Outside of the nuclear threat, the one area that has many military analysts concerned, is North Korea's asymmetric warfare capability. The country's Special Operations Force has around 180,000 troops that are highly trained, motivated, and specialize in infiltration, terrorism, urban combat, and other methods. There are four known urban combat training centers in North Korea, with an alleged fifth underground site somewhere around Pyongyang. On top of the urban combat sites, there's a further 23 large military training grounds. SOF training lasts 3-6 months and covers a very wide range of tactics.
While the exact date the SOF was formed isn't known, it is clear they've been active since at least the 1960s. Between 1953 and 1999, the DPRK committed over 76,000 transgressions against the 1953 Armistice Treaty. Among those, we know that the SOF was used in the 1968 Blue House raid which was an unsuccessful assassination attempt on South Korea's then president Park Chung-hee and resulted in 30 ROK-US fatalities as well as the suicide of 29 of the North Korean operatives. There was also the 1983 Rangoon bombing in Burma (another assassination attempt) that resulted in 67 casualties.
Here's the coordinates to the four training centers:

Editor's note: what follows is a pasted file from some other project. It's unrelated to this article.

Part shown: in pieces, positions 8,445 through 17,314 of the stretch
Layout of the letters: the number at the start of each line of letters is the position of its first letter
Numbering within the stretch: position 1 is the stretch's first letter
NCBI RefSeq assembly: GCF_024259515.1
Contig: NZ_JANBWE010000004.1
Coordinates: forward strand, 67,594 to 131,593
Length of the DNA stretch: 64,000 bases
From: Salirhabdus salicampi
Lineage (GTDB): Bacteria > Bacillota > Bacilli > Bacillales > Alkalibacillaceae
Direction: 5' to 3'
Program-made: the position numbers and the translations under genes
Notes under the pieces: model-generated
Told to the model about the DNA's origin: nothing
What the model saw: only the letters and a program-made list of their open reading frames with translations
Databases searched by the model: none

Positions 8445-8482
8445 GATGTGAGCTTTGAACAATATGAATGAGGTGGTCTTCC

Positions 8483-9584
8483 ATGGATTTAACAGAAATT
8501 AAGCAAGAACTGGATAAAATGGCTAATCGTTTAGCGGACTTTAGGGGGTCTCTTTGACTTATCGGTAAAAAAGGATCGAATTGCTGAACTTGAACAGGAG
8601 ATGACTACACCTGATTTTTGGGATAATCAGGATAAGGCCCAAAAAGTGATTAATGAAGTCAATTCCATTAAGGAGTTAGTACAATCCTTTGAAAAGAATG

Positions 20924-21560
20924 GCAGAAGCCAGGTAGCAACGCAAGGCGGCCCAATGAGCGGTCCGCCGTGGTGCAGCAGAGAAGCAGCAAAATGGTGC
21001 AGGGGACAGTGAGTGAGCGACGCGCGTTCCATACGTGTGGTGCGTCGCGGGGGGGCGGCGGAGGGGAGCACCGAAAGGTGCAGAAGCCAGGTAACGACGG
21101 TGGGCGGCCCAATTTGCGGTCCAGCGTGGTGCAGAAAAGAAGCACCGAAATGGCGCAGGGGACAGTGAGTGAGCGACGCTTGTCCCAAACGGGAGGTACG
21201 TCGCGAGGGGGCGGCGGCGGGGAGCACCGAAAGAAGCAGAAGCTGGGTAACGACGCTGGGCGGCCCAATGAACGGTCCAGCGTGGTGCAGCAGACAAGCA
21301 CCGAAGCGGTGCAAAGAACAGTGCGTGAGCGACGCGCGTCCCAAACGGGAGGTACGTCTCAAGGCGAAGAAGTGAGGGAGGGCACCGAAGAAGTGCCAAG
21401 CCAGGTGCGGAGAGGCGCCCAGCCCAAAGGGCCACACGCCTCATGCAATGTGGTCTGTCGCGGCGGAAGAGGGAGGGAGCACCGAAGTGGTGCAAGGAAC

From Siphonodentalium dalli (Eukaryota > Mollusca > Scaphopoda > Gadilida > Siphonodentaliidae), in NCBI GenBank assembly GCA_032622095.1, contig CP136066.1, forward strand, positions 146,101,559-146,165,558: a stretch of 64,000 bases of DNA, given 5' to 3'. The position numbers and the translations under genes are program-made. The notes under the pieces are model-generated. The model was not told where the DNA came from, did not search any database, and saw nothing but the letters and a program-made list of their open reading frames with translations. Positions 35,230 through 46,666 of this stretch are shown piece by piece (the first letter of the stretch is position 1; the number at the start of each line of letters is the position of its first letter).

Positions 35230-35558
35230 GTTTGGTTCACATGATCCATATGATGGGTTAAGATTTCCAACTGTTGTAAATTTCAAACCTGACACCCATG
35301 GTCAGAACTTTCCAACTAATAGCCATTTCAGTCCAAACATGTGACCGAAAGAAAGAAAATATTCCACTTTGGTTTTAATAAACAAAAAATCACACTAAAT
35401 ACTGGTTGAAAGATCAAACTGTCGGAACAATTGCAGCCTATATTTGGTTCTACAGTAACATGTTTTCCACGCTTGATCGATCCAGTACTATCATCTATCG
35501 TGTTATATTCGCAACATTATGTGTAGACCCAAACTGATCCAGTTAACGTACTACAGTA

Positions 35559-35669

N. Hamgyong Province: 38°24'2.01"N 126°22'14.29"E
N. Pyongan Province: 40° 0'46.89"N 125°53'8.94"E
Pyongyang-Kangdong: 39° 4'50.13"N 126° 5'33.99"E
Pyongyang South: 38°58'1.08"N 126° 6'20.62"E
The largest of the urban combat centers is located 16 miles north-east of the Yongbyon nuclear site in North Pyongan Province. It has a full-scale downtown mock-up that's half a mile wide on each side.
Here's a section of the "town" with the buildings arranged in rectangles.
Pyongyang has two known urban warfare centers. Both of them are to the far east of the city center and are 8 miles apart (nearly in a straight north-south line). The southern base has buildings of a slightly more modern design, while the northern one is more traditional.
The southern site:
The northern one is near the town of Kangdong, Pyongyang, known as Soe-gol.
There is also an alleged site in Pyongyang which is mentioned in Bradley Martin's book "Under the Care of the Fatherly Leader", and is described by defector Ahn Myung-jin as being underground near the country's primary espionage training complex and is supposedly dedicated to training spies and other special forces to infiltrate & attack Seoul. It has 8 kilometers of tunnels and is an exact small-scale replica, outfitted with operational stores, residences, government buildings, and even allows them to "buy" things in the stores so they can get used to the way of life in South Korea - before attempting to destroy the city. There are many underground facilities and tunnels in Pyongyang, but I haven't been able to find likely locations for such a compound.
For a bit of international context, here is an urban combat facility in Fort Bragg, NC USA.
For some more information on North Korea's Special Operations Force, you can read the report "Countering North Korean Special Purpose Forces" by Australia's Air Command and Staff College. (PDF link)
There's also the book "North Korean Special Forces" by Joseph S. Bermudez. (link to Amazon)
--Jacob Bogle, 3/13/2016